Everything You Know About the Chinned
Prince of Foxes
by Samuel Shellabarger
Recommended to people who enjoy Dumas' Three Muskateers, which I love.

So far, (page 12) it's looking pretty good. An unpublished Dumas novel was recently discovered, and everyone is raving about it. I can't wait to read the translation (whenever that comes out) but apparently it's the conclusion of a trilogy. It was while trying to find the names of the first two novels (it seems that perhaps The Companions of Jéhu is the first one)that I came across Shellabarger, who wrote in the 1940's and '50's. I'll write more, but so far it looks very promising, and there are at least three more novels by this person.

Finished it, loved it, here's what I thought:

Foxes is an overwhelmingly nice book. It was written in the late 40's, and it really shows. It's set in Italy, in 1500, but even the most evil characters have the honor and moral compass of Jimmy Carter. The book is supposedly about the main character, Andrea Orsini, who undergoes a change of heart and discovers that Honor and Loyalty and Being Nice are the only true goals in life, and that he should give up Lies, Deceit and Trickery. At the start of the novel he spends a great deal of time laughing at honor, and talking about how only money can buy his loyalty, &c. By the end of the novel, he give elequent speeches about how fihgting and dying for an ideal is the most noble hope of &c. &c. The only problem is that, underneath the rhetoric, there is very little change from start to finish--for all of his sneering, he was impeccably honest from the very start. The villain, Ceasar Borgia, is depicted as a monster of ruthless cruelty, and yet (although he talks pretty mean) all he ever does is attempt to blind Orsini as punishment for disloyalty. Borgia's right hand man, the evil Count Rodrigo, is set up as the most sadistic, evil torturer in Italy, and he is given Orsini's Love Interest to do with as he pleases. There is much talk of her beauty, and his lewd appetites and yet, once she is in his power, he merely chains her to the wall until she will agree to marry him. I'm not really complaining, mind--I've taken to skipping the rape scenes in novels, or just closing the book altogether. However, the book was published two years after Auschwitz, and yet the evil villain is actually quite a gentlemen compared with even mordern-day frat boys. In essence, the book is Nice. All of the characters are Nice. They might claim to be evil, but deep down all they really want is to be Nice. Not necessarily Good, just Nice. You know, as you read the novel, that nothing bad will happen to anyone, and that everyone will live Happily Ever After following the final chapter.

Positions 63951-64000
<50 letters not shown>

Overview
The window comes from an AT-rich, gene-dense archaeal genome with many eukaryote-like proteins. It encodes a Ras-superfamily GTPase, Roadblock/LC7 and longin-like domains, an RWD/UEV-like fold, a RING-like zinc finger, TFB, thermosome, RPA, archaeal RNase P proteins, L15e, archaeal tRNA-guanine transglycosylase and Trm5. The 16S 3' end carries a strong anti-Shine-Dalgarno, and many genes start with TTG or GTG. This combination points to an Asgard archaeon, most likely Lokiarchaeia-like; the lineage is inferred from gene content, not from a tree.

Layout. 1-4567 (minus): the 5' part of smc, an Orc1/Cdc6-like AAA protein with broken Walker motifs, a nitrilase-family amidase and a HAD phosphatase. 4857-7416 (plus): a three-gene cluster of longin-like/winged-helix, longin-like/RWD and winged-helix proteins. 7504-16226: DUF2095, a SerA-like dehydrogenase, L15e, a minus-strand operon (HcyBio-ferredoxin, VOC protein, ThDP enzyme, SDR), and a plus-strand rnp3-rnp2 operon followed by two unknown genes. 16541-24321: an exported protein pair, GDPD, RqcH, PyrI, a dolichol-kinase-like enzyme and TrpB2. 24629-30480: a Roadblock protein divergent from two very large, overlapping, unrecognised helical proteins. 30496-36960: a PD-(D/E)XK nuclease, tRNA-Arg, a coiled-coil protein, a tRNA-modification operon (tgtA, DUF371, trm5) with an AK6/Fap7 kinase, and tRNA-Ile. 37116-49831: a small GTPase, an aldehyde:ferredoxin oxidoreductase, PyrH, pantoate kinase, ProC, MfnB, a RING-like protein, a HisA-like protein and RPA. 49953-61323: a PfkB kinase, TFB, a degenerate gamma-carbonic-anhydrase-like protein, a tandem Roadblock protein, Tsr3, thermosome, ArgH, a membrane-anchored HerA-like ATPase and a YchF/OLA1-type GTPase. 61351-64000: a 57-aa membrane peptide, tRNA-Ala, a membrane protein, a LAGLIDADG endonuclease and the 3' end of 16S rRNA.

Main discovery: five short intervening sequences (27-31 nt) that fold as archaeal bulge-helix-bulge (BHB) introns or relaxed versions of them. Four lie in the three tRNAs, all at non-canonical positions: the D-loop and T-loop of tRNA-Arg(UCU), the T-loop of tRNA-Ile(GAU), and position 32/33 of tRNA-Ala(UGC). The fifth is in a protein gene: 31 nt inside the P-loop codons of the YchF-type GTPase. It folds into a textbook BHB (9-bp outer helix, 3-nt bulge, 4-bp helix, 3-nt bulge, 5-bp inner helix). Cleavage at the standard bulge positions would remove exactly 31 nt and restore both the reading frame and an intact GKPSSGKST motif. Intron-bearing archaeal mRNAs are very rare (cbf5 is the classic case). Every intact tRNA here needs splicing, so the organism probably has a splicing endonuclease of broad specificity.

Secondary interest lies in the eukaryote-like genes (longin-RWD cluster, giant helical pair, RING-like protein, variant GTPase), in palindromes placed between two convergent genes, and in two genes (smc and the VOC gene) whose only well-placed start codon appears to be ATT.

Somehow, despite the Nice, it still manages to be incredibly engaging.
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